WASHINGTON (AFP) - Three Republican senators key to Judge Brett Kavanaugh's approval to the US Supreme Court blasted President Donald Trump on Wednesday (Oct 3) for mocking the woman accusing his nominee of sexual assault, as he played to a crowd of thousands at a political rally.
The controversy over Judge Kavanaugh's nomination - which could be put to a final vote in the Senate as early as Saturday - comes ahead of November congressional elections in which Mr Trump's Republican Party will battle to keep control of Congress.
Still undecided on backing the conservative judge - whose appointment to the crucial, lifelong post has fuelled a bitter partisan clash - Senator Susan Collins weighed in to denounce the President's comments ridiculing Dr Christine Blasey Ford as "just plain wrong".
Senator Lisa Murkowski called Mr Trump's speech "wholly inappropriate" and "unacceptable", while Senator Jeff Flake, the third Republican swing vote, said there was "no time and no place for remarks like that".
"To discuss something this sensitive at a political rally is just not right. I wish he hadn't done it. It's kind of appalling," Mr Flake said.
The stern lawmaker reactions raised fresh doubts over the fate of Judge Kavanaugh, as the Federal Bureau of Investigation reviews allegations by three women that the appeals court judge drank heavily and engaged in sexually abusive behaviour while he was a student in the 1980s.
The FBI was last Friday given a week to probe the accusations - with a vote in the Senate pushed back accordingly.
Senate Majority Leader Mitch McConnell announced that the FBI was due to present the Senate late on Wednesday with its highly anticipated supplemental investigation report and moved to end debate on Judge Kavanaugh's nomination - setting up a Friday procedural vote and a final vote as early as the following day.
Mr Trump stirred the furious backlash when, at a Mississippi election rally late on Tuesday, he ridiculed Dr Blasey Ford's accusation that Judge Kavanaugh sexually assaulted her at a party in 1982, when both attended elite private high schools in suburban Washington.
The White House denied that Mr Trump had derided the university professor.
"The President was simply stating facts that Dr Ford herself laid out in her testimony," spokeswoman Sarah Sanders told journalists.
Senior Trump adviser Kellyanne Conway likewise argued that Mr Trump's comments were in-bounds in the political battle over Judge Kavanaugh.
"Excuse me, she's been treated like a Faberge egg by all of us, beginning with me and the President," Ms Conway said of Dr Blasey Ford.
'VILE AND SOULLESS ATTACK'
But Senate Democratic leader Chuck Schumer, calling Mr Trump's remarks "reprehensible",said the President owes Dr Blasey Ford an immediate apology.
In searing testimony before the Senate Judiciary Committee last week, Dr Blasey Ford told lawmakers she recalled some important details of the incident at a party in a private home, and was absolutely certain that Judge Kavanaugh was the attacker.
She could not remember other aspects however - prompting Mr Trump to mock her before an auditorium of supporters.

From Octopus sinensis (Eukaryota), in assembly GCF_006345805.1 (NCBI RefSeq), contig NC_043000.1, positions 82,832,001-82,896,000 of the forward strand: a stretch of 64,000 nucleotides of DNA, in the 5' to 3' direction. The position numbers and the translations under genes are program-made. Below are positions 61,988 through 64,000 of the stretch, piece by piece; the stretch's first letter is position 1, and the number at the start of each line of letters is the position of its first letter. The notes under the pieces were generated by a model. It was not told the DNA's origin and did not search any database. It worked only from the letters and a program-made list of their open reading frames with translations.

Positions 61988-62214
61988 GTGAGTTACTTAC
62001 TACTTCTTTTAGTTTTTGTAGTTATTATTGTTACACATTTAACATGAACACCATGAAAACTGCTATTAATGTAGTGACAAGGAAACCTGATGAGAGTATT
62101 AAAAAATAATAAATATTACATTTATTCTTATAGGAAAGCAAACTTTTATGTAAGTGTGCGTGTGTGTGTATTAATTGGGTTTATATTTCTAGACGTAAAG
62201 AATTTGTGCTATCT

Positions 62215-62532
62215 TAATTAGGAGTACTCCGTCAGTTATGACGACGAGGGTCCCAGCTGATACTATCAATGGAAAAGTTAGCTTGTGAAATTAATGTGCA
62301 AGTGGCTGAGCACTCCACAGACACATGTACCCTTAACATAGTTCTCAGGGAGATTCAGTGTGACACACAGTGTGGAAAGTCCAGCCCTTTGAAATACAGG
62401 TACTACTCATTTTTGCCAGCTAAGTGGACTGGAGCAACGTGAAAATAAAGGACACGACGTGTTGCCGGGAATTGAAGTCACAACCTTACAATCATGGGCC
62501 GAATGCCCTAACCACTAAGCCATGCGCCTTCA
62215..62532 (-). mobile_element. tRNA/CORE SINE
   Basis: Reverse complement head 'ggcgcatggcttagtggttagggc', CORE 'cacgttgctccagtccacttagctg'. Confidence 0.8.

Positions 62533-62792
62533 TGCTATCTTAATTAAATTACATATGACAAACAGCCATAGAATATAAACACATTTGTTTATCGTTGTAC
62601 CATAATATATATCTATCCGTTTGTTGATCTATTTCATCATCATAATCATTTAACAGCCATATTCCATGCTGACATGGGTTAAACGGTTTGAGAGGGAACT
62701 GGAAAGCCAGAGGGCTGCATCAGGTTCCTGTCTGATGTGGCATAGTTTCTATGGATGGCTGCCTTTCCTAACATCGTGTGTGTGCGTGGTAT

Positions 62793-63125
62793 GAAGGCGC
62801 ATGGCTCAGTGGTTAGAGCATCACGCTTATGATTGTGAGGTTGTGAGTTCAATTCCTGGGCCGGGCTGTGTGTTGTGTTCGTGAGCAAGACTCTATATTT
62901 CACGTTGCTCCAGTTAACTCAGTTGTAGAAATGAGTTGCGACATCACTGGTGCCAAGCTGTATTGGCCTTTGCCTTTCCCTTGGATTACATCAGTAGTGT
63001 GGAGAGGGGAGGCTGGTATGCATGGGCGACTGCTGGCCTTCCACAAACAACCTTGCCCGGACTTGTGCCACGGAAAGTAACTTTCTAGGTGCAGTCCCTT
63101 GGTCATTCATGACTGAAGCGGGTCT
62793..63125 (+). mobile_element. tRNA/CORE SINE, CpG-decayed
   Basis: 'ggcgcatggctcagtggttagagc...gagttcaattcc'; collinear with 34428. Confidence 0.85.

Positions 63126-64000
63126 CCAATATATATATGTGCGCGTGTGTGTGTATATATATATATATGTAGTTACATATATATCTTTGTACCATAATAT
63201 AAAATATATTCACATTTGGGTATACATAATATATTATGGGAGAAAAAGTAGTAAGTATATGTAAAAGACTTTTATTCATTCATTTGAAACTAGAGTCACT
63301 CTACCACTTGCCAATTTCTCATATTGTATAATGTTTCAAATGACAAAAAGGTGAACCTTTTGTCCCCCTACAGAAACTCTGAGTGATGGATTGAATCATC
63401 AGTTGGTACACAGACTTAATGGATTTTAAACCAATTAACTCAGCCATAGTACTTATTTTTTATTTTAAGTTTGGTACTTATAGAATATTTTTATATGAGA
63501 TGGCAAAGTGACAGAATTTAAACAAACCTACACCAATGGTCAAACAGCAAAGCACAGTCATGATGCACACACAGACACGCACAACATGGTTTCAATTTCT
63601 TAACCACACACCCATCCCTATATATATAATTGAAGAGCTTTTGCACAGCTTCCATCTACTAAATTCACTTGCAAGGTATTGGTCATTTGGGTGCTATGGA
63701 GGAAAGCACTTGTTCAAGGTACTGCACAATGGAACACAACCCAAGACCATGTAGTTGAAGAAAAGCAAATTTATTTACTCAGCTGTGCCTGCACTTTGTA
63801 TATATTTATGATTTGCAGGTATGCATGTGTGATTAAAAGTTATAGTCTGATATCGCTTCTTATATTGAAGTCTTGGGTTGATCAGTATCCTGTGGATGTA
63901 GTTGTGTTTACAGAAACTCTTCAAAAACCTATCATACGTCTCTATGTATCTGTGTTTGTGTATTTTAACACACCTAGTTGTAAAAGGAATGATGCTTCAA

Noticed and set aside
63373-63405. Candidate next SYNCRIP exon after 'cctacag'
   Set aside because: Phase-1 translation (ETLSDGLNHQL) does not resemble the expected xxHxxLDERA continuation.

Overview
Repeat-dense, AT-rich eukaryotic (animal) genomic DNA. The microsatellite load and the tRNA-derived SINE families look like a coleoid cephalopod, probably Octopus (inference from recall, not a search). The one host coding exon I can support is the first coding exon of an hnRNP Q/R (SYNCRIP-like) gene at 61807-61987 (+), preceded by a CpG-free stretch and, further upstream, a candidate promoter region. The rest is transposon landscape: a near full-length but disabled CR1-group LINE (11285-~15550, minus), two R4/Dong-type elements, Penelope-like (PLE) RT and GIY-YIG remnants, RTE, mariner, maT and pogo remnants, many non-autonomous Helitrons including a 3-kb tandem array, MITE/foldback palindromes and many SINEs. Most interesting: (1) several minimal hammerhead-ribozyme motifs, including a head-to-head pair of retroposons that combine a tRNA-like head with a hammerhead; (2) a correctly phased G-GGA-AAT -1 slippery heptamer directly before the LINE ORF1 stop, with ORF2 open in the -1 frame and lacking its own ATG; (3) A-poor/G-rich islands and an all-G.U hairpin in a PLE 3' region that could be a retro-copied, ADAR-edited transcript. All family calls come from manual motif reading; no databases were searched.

"I had one beer, right?" Mr Trump said, echoing one point Dr Blasey Ford did recall.
"'How did you get home?' I don't remember. 'How did you get there?' I don't remember. 'Where was the place?' I don't remember. 'How many years ago was it?' I don't know. I don't know. I don't know. I don't know," he added, to cheers from supporters.
"But I had one beer. That's the only thing I remember," Mr Trump said.
Mr Michael Bromwich, one of Dr Blasey Ford's attorneys, slammed "a vicious, vile and soulless attack" on his client.
"Is it any wonder that she was terrified to come forward, and that other sexual assault survivors are as well? She is a remarkable profile in courage. He is a profile in cowardice."
PROTEST AT SUPREME COURT
It was not clear whether the remarks shifted the dynamic in the battle over Judge Kavanaugh, whose appointment Republicans hope could shift the balance in the Supreme Court decisively to conservatives.
Democrats say Judge Kavanaugh cannot be confirmed with the still-unproven accusations hanging over his head. Judge Kavanaugh steadfastly denies the allegations.
With Republicans holding a slim 51-49 majority in the Senate, the loss of any two of their senators would doom Judge Kavanaugh.
None of the three undecided Republicans would say if their views had solidified, one way or another.
Mr Trump on Wednesday tweeted further support for Judge Kavanaugh, writing: "Something very big is happening. He is a fine man and great intellect. The country is with him all the way!"
Outside the US Supreme Court, several hundred people protested against Judge Kavanaugh on Wednesday, carrying signs with messages such as, "We will not be silent," and, "I believe survivors. No on Kavanaugh."
"We've spent all day in senators' offices just throwing ourselves in front of them and saying, 'Please don't do this, this is a disgrace, this is an embarrassment,'" said Ms Lorraine Tripoli, 58.
"We're standing together against Judge Kavanaugh," Democratic Senator Kirsten Gillibrand told demonstrators.
More than 650 law professors signed a letter to the Senate, published in The New York Times on Wednesday, saying that at the Judiciary Committee hearing, Judge Kavanaugh "did not display the impartiality and judicial temperament" required for the Supreme Court, and urged that he not be confirmed.